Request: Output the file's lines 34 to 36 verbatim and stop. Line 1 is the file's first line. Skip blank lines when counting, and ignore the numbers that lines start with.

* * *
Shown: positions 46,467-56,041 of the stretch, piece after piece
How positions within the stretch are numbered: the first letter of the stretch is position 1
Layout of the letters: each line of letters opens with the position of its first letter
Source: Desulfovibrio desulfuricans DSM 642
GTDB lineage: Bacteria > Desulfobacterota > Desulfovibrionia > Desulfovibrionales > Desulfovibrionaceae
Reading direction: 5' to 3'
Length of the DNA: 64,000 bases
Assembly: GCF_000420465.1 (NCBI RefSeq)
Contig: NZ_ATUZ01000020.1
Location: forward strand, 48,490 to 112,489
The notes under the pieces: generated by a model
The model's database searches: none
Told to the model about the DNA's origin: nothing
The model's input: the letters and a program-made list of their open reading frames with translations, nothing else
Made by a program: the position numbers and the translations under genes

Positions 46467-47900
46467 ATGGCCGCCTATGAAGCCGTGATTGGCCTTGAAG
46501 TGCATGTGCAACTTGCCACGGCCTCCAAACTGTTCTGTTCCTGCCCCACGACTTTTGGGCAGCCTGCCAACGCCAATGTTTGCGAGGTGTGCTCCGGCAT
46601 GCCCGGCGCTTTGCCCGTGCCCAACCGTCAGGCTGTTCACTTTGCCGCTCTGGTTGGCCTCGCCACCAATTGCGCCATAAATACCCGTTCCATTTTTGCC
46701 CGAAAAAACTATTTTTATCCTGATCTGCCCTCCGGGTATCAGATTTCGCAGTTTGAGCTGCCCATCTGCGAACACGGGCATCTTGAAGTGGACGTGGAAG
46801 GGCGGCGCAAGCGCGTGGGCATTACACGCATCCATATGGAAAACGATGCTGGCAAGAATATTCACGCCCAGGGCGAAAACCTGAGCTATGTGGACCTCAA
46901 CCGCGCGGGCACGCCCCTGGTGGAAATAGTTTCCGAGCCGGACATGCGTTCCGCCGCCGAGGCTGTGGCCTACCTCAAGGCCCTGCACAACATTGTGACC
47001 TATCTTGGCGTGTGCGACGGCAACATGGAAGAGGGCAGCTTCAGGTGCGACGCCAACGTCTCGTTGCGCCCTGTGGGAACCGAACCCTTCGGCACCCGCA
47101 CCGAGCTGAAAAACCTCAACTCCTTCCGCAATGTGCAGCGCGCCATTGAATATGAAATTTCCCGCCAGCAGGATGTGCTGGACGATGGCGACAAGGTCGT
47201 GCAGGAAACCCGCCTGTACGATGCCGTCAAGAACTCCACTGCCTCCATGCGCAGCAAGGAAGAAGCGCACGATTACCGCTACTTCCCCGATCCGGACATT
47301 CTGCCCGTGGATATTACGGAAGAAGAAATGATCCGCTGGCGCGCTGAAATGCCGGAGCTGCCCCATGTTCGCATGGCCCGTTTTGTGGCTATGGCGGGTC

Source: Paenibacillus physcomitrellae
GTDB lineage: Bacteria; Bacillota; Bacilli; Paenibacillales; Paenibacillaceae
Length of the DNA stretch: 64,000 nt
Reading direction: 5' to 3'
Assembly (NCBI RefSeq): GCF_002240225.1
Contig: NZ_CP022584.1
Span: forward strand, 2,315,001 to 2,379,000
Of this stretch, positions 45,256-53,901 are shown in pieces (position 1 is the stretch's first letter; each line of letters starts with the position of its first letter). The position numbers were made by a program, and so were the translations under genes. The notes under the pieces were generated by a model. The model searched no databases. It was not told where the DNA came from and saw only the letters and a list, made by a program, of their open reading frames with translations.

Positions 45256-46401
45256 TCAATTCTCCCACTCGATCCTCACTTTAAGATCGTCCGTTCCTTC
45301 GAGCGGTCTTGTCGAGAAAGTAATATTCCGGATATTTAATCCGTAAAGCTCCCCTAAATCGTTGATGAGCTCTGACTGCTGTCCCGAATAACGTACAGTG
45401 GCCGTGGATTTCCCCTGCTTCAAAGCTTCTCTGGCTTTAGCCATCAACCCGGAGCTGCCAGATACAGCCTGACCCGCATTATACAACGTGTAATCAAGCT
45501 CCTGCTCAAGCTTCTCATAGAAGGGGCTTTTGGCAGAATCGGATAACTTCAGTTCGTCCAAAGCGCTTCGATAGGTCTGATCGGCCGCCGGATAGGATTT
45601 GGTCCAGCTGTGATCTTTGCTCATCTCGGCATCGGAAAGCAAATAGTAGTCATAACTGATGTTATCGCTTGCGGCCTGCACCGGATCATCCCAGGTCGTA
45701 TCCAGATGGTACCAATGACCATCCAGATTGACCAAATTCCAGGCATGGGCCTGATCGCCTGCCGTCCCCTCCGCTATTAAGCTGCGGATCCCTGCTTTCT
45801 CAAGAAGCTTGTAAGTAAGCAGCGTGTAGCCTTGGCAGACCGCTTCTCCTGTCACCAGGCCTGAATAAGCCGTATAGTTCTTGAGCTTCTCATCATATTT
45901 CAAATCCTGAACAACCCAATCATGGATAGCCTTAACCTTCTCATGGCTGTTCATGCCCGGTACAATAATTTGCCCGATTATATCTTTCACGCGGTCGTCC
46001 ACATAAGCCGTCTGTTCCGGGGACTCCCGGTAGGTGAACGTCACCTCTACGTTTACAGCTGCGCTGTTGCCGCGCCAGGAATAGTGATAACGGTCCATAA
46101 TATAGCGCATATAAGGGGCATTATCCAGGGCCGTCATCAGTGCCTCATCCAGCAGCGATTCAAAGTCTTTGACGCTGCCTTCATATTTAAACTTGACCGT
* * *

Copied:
Of this stretch, positions 45,256-53,901 are shown in pieces (position 1 is the stretch's first letter; each line of letters starts with the position of its first letter). The position numbers were made by a program, and so were the translations under genes. The notes under the pieces were generated by a model. The model searched no databases. It was not told where the DNA came from and saw only the letters and a list, made by a program, of their open reading frames with translations.

Positions 45256-46401
45256 TCAATTCTCCCACTCGATCCTCACTTTAAGATCGTCCGTTCCTTC